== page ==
Sometimes you don’t know what you were setting out to do until you’ve done it.
Last year, I wrote my first completed story arc for National Novel Writing Month. For the first time, I sent a work out to beta readers to tell me what was fuzzy, what was there and what wasn’t, and where they wanted more. Then I sat down to figure out all of the secondary players in the story. Between March and June, that generated some 60,000 words of character interviews, some of which spawned independent stories.
Starting in May, I took on the “out-of-season” challenge of a monthly MiniNaNo, seven days at 1,667 words a day (the writing rate that will get you 50,000 words in 30 days). I proposed it as a dare for a writing friend (clarke.kent on NaNoWriMo) who wanted to have a successful go at NaNoWriMo.
“It’s a marathon,” I said, “so let’s run some sprints out of season!”
This led to the two of us trying the challenge in June. By July, a loosely coalescing galaxy of friends and colleagues had gotten into the act, everyone from an undergraduate computer scientist writing a research proposal to professional “pulp and proud” novelist buddies to a colleague working on a master’s degree in multicultural education, and thus was Big World Writing Club born.
Then two of us decided to take on the Samhain Superhero Romance challenge, and I was off on my first actual submission for publication. The original proposal for drafting that one was the “Lost Weekend NaNo” which is to say, three days to bang out 33,000 words of draft. I made the deadline, too, though not with the finest piece of writing I’ve ever done. No matter: I have something to edit. “Don’t get it right, get it written.” The journalists are right about that one. You can’t edit a blank page.
Autumnal equinox marked the start of preparatory work for this year’s NaNo novel. I already had a concept, but my freestyle, free-associating internet research of a single day decisively changed the story. I got a character, and that was the beginning of the new project.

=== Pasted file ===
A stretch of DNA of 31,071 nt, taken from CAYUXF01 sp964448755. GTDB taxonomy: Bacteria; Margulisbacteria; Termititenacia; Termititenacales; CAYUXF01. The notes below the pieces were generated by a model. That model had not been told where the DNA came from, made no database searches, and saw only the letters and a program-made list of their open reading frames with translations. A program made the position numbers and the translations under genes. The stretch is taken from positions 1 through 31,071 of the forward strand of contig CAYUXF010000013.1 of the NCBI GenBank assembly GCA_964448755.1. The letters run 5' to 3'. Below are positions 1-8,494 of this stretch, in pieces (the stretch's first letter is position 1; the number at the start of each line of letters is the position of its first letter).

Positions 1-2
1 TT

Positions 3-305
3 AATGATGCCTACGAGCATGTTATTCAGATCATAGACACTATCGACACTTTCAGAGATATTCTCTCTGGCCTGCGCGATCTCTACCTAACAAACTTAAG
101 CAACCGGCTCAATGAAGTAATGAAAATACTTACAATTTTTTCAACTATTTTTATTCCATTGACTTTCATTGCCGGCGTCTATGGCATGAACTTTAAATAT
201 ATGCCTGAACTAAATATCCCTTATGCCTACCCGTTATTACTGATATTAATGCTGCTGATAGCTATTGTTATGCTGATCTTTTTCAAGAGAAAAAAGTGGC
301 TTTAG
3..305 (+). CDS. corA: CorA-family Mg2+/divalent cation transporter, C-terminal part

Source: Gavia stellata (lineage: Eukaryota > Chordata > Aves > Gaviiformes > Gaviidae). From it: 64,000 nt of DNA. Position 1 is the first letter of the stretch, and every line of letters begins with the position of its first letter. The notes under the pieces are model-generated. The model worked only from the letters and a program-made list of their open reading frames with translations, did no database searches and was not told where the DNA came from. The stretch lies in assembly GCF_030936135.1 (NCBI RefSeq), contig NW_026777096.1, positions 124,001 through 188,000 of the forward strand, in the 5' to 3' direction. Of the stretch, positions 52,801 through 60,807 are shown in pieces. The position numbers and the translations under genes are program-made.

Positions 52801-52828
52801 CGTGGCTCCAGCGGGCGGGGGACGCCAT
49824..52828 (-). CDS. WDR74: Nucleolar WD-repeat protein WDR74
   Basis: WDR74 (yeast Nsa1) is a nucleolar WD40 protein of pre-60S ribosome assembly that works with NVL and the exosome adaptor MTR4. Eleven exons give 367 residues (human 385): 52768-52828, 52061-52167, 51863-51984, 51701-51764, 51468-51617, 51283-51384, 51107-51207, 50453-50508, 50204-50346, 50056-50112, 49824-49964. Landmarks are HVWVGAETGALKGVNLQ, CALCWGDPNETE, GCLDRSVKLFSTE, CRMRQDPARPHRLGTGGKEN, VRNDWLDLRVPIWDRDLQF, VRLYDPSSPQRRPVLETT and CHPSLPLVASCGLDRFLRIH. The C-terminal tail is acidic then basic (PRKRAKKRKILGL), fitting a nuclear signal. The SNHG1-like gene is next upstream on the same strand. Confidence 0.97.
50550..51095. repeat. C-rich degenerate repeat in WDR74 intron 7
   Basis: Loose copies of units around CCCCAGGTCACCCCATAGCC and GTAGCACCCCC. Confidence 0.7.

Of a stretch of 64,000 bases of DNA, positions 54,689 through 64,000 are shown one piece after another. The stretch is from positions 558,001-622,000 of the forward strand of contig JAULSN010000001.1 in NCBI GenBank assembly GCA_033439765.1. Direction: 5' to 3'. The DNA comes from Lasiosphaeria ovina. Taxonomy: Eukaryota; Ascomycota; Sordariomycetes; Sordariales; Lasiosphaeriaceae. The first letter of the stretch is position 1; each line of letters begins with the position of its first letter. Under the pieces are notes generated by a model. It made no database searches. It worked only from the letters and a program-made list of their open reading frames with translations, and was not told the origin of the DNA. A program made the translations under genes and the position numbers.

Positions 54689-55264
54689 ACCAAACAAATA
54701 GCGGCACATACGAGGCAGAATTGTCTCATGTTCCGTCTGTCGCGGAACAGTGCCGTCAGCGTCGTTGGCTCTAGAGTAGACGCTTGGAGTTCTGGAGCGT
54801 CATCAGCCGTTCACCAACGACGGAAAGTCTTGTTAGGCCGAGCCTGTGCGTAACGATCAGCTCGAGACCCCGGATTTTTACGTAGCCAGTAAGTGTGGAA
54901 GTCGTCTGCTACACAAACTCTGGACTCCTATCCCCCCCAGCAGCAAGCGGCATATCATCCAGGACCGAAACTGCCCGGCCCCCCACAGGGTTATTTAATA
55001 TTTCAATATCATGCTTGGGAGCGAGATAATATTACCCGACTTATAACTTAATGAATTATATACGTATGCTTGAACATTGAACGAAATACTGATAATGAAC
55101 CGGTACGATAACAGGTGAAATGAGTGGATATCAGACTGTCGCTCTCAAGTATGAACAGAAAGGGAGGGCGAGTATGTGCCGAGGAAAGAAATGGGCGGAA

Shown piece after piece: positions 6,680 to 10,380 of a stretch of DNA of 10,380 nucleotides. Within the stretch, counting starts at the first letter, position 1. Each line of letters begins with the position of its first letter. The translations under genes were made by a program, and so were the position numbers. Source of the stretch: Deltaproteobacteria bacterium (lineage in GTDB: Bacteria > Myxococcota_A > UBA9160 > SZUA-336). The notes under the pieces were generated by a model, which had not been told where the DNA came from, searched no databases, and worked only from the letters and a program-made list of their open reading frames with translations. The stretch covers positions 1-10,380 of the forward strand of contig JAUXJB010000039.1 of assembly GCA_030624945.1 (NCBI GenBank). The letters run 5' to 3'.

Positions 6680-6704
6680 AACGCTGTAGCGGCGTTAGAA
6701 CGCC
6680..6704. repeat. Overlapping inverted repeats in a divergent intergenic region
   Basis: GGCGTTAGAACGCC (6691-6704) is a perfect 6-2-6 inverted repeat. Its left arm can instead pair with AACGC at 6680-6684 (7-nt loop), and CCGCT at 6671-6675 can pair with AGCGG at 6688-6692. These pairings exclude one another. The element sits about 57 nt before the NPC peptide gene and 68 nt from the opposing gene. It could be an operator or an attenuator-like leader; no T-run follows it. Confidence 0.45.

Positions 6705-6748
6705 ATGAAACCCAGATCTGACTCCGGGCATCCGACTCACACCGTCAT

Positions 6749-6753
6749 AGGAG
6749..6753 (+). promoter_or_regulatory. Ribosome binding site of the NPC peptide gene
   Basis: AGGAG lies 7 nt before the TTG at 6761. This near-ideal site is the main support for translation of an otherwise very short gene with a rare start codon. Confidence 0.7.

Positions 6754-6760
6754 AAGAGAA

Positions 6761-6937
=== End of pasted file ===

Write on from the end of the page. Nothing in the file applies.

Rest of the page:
Today I started on my checklist for finishing the NaNo novel, and then I started rereading the cook pot from the beginning. It’s fascinating reading, watching the interplay of character, situation and plot. Some writers start with a character, and some with a situation that generates characters, and some with a plot that implies characters and their situations. It’s all the same, really, and the differences only a question of the angle of view. It’s like bone and muscle: they develop together. The inside of the skull bears the impress of the brain and its blood vessels, and the bones are marked by the muscles that attach to them. A novel is a live organism, when it’s right.
The cook pot began with the thing that grabbed me, and it’s useful to review because it takes me back to the essence of the story. That’s the True North both for finishing the story (what story am I finishing?) and for revising (what belongs to this story, and what is extraneous?) The cook pot let me think about plot and characters from the outside, and the character interviews let me get inside the characters’ heads and bring them to life.
The thing that unifies all of this work is so pervasive as to be invisible: sustained work. I resolved to treat all deadlines as arbitrary. This is the first year that I’ve been able to continue work on the NaNo novel once November was over, because I’m already in the habit of working regularly on fiction.
That’s quite a way to come in a single year.